When you step onto your porch late at night and stand there with your hands in your pockets looking up, the cosmos seems to be teeming with light beings. Your eye can pick about 6,000 individual stars in the light-pollution-free sky. Enough to keep a backyard naturalist occupied for life. Behind them are the sprays of the Milky Way, which, if you go back in and get a pair of binoculars, themselves turn out to be made of stars.

These are just the stars visible from Earth in our galaxy, which altogether contains 100 billion stars, or more — different astronomers argue for different estimates. A few billion here, a few billion there; pretty soon it adds up to something large. A while back we noted that a recent study found there are even more galaxies in the universe than the astronomers previously thought. About 10 times more, actually. Instead of the previously estimated around 225 billion galaxies, the new study says it’s likely the universe contains upward of 2 trillion galaxies.

This turns out to be a lot of individual stars. An average galaxy, one of the authors of the study estimates, contains around 100 million stars. A hundred million times 2 trillion is a mind-derailing number. To say the universe is immense would be, well, the understatement of the week.

Now, I was withholding information there a couple of months ago. The fact is, the 2 trillion galaxies are not the whole universe. It’s bigger. A lot bigger. In fact there is good reason to believe that all the galaxies and all their detectable stars, planets, gas, dust, protons, neutrons, electrons — and living beings — make up only about 4 percent of everything that exists. Ninety-six percent of everything that exists has never been detected.

What is this unseen 96 percent? The short answer: No one knows.

The long answer is, of course, mind-derailing.

The whole universe is expanding, which on the large scale means that all the galaxies are flying away from each other. A way to picture this is to think of a balloon with circles drawn on it. As you blow up the balloon, the circles don’t go anywhere, but they get farther apart. That’s roughly what’s been happening in the universe since it exploded into existence about 13.7 billion years ago at the Big Bang.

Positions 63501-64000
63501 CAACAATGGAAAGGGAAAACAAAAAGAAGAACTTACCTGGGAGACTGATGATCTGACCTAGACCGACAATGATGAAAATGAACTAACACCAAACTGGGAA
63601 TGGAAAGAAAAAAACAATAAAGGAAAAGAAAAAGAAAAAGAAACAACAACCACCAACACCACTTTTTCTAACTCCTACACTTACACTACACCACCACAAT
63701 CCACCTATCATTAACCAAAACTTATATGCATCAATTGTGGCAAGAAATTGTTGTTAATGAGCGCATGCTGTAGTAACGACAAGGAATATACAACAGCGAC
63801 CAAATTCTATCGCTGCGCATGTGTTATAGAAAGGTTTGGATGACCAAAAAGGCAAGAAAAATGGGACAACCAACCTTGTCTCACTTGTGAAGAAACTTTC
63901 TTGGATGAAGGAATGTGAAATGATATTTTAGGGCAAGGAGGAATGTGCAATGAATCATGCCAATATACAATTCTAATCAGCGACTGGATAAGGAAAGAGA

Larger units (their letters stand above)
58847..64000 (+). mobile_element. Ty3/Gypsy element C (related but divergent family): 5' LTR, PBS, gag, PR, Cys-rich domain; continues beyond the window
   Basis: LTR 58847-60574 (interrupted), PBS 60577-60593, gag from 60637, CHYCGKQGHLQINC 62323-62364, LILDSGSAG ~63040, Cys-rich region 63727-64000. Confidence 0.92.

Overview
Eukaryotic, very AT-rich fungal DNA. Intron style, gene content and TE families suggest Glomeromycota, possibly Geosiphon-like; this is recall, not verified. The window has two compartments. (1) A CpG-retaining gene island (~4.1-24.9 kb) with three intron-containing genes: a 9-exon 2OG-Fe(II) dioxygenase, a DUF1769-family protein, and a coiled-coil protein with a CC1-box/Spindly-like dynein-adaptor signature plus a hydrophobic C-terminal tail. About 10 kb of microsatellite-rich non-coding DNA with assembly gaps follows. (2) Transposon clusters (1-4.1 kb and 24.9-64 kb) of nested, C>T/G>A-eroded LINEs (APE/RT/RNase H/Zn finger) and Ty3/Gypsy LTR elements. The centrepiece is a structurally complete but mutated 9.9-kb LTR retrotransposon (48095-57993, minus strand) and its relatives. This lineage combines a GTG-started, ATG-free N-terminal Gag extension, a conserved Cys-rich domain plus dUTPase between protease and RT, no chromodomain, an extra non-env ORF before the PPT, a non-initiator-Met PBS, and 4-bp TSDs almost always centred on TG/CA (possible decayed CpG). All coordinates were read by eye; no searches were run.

Now, gravity develops when a mass creates a bend in space-time. Masses can be measured by observing a planet’s or star’s motion with respect to other objects. To summarize an example explained on a NASA Web page, the Earth moves around the sun at about 60,000 mph. If the sun were four times more massive, the Earth would move at twice the speed. The same equations work for the stars circling around the center of the galaxy. By measuring the stars’ speed, the astronomers can estimate the mass of the galaxy. This relationship of mass to motion works throughout the universe, as far as anyone knows. This obviously oversimplifies things, but hopefully you get the picture.

Galaxies, being enormously massive, create enormous gravity. The 2 trillion galaxies all together have so much mass that their gravity should be pulling everything back and slowing down the expansion of the universe. The trouble is, other reliable measurements show the expansion is not slowing — in fact, it’s accelerating. How could this be?

The answer — many cosmologists think — is that an enormous amount of undetected matter and energy is exerting a force counter to the force of gravity. This unseen matter and energy does not interact with electromagnetic energy, or light, so it’s referred to as “dark.” Dark matter appears to make up 24 percent of the universe, dark energy not quite 72 percent, and the “baryonic” matter familiar to us, about 4 percent.

What is this dark matter and energy? It could be in the form of colossal numbers of brown dwarfs, which are small stars too cold and dim to detect. Or it could be in the form of supermassive black holes, so dense that even light does not escape them. Or it could be in the form of “nonbaryonic” particles and forces completely different from the matter known to us — and invisible.

Ninety-six percent of everything that exists is out of range of our perceptions.

As far as I know, the metaphysics of this astounding fact has not been explored very far because there’s almost nothing concrete — or abstract — to go on. It’s there. It’s greater than the 6,000 stars in your sky and all the distant galaxies in our swiftly tilting cosmos. Be careful how you think about this. You can get derailed.

Dana Wilde lives in Troy. His book “Summer to Fall” is available from North Country Press <http://www.northcountrypress.com/summer-to-fall.html>. You can contact him at naturalist1@dwildepress.net. Backyard Naturalist appears the second and fourth Thursdays each month.